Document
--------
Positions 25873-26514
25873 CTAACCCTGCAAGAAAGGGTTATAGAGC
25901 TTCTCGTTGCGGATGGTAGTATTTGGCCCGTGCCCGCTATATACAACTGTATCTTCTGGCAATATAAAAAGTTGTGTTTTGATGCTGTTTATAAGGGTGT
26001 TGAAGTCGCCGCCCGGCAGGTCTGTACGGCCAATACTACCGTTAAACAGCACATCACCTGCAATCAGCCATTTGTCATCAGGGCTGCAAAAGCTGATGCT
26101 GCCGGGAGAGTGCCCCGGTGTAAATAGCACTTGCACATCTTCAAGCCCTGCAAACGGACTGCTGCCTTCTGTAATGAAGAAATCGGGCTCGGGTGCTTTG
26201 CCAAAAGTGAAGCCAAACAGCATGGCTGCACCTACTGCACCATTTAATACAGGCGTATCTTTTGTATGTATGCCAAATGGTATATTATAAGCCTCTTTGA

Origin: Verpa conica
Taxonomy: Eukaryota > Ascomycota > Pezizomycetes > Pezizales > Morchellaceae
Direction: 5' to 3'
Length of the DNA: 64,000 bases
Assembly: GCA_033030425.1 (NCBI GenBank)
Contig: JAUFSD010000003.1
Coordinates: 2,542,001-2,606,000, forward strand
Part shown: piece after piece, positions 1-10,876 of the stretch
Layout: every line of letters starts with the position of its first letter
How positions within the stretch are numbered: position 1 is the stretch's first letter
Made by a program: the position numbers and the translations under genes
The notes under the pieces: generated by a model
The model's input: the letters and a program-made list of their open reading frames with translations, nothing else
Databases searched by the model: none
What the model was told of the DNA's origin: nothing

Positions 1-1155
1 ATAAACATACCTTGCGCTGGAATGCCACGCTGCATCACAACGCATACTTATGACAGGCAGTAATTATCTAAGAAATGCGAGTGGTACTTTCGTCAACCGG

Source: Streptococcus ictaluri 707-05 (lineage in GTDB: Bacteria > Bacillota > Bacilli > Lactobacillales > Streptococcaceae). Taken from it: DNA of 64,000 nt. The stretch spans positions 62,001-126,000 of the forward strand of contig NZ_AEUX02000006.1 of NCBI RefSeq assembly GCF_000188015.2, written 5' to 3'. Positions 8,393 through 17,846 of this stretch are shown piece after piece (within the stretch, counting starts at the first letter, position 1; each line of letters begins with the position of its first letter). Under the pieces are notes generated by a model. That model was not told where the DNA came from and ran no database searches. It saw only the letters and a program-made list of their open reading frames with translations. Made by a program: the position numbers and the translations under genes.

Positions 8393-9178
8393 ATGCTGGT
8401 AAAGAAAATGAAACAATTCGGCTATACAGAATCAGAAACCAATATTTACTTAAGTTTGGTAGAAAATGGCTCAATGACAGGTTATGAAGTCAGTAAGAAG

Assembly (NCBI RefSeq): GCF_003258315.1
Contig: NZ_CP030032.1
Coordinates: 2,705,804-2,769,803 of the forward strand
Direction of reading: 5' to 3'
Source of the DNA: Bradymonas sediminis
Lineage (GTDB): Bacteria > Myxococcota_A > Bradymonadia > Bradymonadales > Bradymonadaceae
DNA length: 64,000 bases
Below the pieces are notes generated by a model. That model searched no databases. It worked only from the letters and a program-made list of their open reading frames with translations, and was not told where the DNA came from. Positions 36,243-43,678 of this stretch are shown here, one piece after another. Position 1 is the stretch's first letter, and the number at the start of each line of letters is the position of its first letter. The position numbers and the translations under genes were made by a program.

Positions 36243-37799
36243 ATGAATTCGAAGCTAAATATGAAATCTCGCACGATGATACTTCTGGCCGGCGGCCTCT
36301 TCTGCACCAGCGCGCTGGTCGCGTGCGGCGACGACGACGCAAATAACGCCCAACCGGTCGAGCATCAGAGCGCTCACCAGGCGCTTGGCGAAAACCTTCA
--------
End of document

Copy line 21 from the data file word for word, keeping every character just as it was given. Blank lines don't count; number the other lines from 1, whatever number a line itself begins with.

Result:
What the model was told of the DNA's origin: nothing